Books in OSCOLA

Citing books in OSCOLA style

First question: what is a book? You might think that seems a little obvious, but in OSCOLA terms a book is any publication that has an ISBN number. This is an International Standard Book Number, a ten or thirteen digit number that identifies a specific book. ISBN numbers have been in use since the 1970s and most books carry one, even ebooks. You might also come across some publications with an ISBN, like government documents and materials from NGOs and the like.

When using the OSCOLA citation style there are basically four types of books to consider: authored books, edited or translated books, contributions to edited books ­– chapters in a book written or compiled by someone else – and electronic books. The basic citation layout is fairly simple. First, the author details, second, the title in italics, and finally, everything else, all the publication information, is in brackets. Remember, there’s two important differences in the layout of a book citation between bibliographies and footnotes. First, let’s look at books in footnotes.

Authored books

Citing a book written by one or more authors is simple. Start by citing the author(s)’ full name. The first or Christian name comes first followed by their last name, also known as family or surname. If there is more than one author join their names with ‘and’. More than two, then you only need to cite the first three authors and then write ‘and others’ (not et al.). Next, there’s a comma. This is the only comma used in a simple book citation. Write the book’s title in italics. Then, all the publishing information goes in round brackets, with the date last. You just need the publisher’s name, not the city or country. If there is more than one edition of the book, then the edition number is placed first in the brackets, like this: (third edn, Publishing House 2021). Note that there’s no full stop after the abbreviation of edition to edn, and there’s a comma after this too. Finish with a full stop. Here’s an example:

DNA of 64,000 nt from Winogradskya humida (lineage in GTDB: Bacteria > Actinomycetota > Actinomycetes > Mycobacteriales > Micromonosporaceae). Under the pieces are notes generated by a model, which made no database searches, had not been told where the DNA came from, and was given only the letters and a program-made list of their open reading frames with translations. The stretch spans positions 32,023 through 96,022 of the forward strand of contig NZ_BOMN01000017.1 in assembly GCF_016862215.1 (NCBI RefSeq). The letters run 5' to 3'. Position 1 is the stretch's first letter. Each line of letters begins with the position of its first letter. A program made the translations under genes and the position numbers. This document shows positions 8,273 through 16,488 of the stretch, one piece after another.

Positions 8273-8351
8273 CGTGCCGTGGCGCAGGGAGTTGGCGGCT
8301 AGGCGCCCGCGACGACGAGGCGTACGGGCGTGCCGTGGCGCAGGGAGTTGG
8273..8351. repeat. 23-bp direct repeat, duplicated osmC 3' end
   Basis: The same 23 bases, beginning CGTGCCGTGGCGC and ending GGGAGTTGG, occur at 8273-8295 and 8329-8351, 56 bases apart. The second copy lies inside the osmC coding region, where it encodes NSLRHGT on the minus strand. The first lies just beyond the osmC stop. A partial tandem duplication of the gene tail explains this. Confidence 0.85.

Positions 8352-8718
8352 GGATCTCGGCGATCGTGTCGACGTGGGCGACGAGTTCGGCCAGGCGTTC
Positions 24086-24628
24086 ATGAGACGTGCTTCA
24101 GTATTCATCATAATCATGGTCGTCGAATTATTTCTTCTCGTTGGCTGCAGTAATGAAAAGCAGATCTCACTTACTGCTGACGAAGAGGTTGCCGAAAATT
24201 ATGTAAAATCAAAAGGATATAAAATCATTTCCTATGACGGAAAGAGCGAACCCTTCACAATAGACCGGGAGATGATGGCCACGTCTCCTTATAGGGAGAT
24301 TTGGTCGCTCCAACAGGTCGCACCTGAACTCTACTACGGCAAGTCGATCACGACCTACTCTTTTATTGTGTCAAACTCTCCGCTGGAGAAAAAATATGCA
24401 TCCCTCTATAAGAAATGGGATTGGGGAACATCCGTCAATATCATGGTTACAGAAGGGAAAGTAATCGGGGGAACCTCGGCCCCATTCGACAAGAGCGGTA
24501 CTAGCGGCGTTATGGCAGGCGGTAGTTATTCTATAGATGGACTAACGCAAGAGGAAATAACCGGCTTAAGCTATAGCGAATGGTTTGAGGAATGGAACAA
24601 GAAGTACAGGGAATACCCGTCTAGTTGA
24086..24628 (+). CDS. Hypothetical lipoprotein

Example:  Tom Bingham, The Rule of Law (Penguin 2011).

Contributions to Edited books

Citing a chapter or section of a book that is made up of chapters written by several different authors is a little bit more complicated. Start with the chapter author(s)’ first name and last name and a comma just like before. Then the ‘title goes in single quotes like this’. There’s no full stop or comma after the title, just write ‘in’ in small letters followed by the editor(s)’ names, following the first name last name style. Add (ed) or (eds) in brackets after the names and a comma. Then, write the book title in italics and the publishing information just the same as an authored book. Finish up with a full stop.  

Example: Scott J Shapiro, ‘The Difference That Rules Make’ in Brian Bix (ed), Analyzing Law: New Essays in Legal Theory (Clarendon Press 1998).

Edited and translated books

You might come across an old title published many years ago that has been edited more recently to bring it up to date. Here, you need to cite the original author’s name and the title just as you would an authored book and add the editor’s details at the start of the publishing details. So, within the round brackets, start with the editor’s first name and last name, add the abbreviation ‘ed’ followed by a comma and then continue with the rest of the publisher’s details. Similarly, if you’re quoting a book that has been translated from another language, put the translator’s details in the same place as the editor’s details, and add the abbreviation ‘tr’.

Example: Glanville Williams, Learning the Law (ATH Smith ed, 16th edn, Sweet & Maxwell 2016).

Electronic books

It’s handy to know that you only need to cite an electronic source if it is not available in hard copy. Otherwise just cite the book as the examples above. So, if the book is only available online, then in addition to the usual citation information you need write the website location in angled brackets followed by the accessed date. This is the correct format:

<http://www. website url details in angled brackets .com> accessed 19 June 2017.

Books in Bibliographies

There are two big differences when listing books in a bibliography rather than citing them in footnotes. The first thing you need to do is to swap round the order of the author’s names. So, in a bibliography the last name is listed first. This helps to get the bibliography into alphabetical order. Then, the first name is reduced to just a letter. From the example above, Glanville Williams would become Williams G. The rest of the layout is the same as footnotes, except there is no full stop at the end.


  • Remember: in a bibliography the author details are styled differently to footnotes
  • Bibliography citation does not have a full stop at the end
  • Book title in always italics
  • All other titles eg the chapter titles in single quote marks
  • Capitalise the first letter of major words in the title (not words such as and, for, of)
  • No need to cite the electronic version of a book available in hard copy, even if you have read it online